If we talk about blockchain technology as the next car, or the internet 2.0, it cannot be exclusive. It cannot be a privilege
We are in a crucial situation now. Getting blockchain out of its underdog state and into the real world. The real world doesn’t pay 400 euros to access information and opportunities.
If you look at Europe, and then you look at Southeast Asian countries such as Malaysia or the Philippines, you will straightaway understand that the latter need more blockchain events. There are not nearly as many access points as in the UK, Germany, or the Netherlands.
At the same time, if you are a developer, presenting your project to the Southeast Asian market is becoming increasingly hard. With major internet companies blocking blockchain promotion, you need a physical stage and direct ways to meet your audience.
BlockChats is our mission to contribute to the growth of blockchain and new technologies. The blockchain can do a lot for us in the future, so let’s do something for the blockchain now.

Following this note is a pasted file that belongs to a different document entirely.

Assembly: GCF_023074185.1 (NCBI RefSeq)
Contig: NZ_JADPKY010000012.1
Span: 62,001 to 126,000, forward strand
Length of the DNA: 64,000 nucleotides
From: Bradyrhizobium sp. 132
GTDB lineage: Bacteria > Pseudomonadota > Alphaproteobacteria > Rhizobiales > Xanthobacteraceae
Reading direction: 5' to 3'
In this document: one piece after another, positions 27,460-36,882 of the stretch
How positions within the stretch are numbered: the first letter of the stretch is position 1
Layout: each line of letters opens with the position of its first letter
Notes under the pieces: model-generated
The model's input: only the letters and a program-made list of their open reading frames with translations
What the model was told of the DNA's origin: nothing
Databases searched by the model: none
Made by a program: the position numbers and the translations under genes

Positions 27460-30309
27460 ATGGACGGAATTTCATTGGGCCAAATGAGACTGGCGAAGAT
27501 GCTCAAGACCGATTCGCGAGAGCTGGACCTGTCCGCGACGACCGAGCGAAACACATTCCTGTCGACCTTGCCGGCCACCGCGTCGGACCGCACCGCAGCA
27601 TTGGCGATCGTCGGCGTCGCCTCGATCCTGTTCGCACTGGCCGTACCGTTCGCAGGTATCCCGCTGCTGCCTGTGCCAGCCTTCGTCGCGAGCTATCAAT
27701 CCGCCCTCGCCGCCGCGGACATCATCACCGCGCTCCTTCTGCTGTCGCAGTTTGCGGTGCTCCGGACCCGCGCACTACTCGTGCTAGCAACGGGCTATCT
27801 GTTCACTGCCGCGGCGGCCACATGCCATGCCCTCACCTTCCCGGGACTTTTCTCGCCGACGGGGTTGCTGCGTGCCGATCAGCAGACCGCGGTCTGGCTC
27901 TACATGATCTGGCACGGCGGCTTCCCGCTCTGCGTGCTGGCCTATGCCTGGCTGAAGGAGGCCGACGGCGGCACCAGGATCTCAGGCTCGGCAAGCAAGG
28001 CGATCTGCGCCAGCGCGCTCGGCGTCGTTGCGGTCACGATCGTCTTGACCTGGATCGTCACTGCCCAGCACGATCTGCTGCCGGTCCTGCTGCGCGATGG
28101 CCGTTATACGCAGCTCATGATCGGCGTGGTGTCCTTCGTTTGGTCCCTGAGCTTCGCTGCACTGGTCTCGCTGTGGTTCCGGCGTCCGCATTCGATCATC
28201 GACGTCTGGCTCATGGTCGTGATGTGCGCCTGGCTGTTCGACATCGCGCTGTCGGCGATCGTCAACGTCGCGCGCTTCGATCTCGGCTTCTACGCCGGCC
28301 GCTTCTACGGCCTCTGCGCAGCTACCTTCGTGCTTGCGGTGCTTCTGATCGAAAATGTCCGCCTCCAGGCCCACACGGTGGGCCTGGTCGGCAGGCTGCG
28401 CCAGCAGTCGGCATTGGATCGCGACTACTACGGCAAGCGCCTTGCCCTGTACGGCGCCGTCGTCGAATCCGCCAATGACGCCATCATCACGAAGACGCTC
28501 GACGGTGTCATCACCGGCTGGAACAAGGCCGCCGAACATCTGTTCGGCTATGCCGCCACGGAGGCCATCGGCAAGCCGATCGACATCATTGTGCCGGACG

If you want to learn, educate yourself, and be active in the space, you should be able to do exactly that, no matter how wealthy you are. With BlockChats, we want to create opportunities at events and online, by the community, for the community. We are grateful to every sponsor that shares our values and allows us to provide free content to all of our members, and everyone who contributes value to BlockChats – by presenting a topic or the project, or simply by attending, joining the conversation, and connecting with others.
My name is Lina. I am the founder of BlockChats, and I may share my thoughts and ideas here from time to time. Do you want to share yours? We absolutely want you to do that.
My personal message to every blockchain consultant, White Paper writer, and ICO investor out there: Please don’t scare off the newbies, no no no.
Lina Seiche, BlockChats Founder , Blockchain + Fintech Evangelist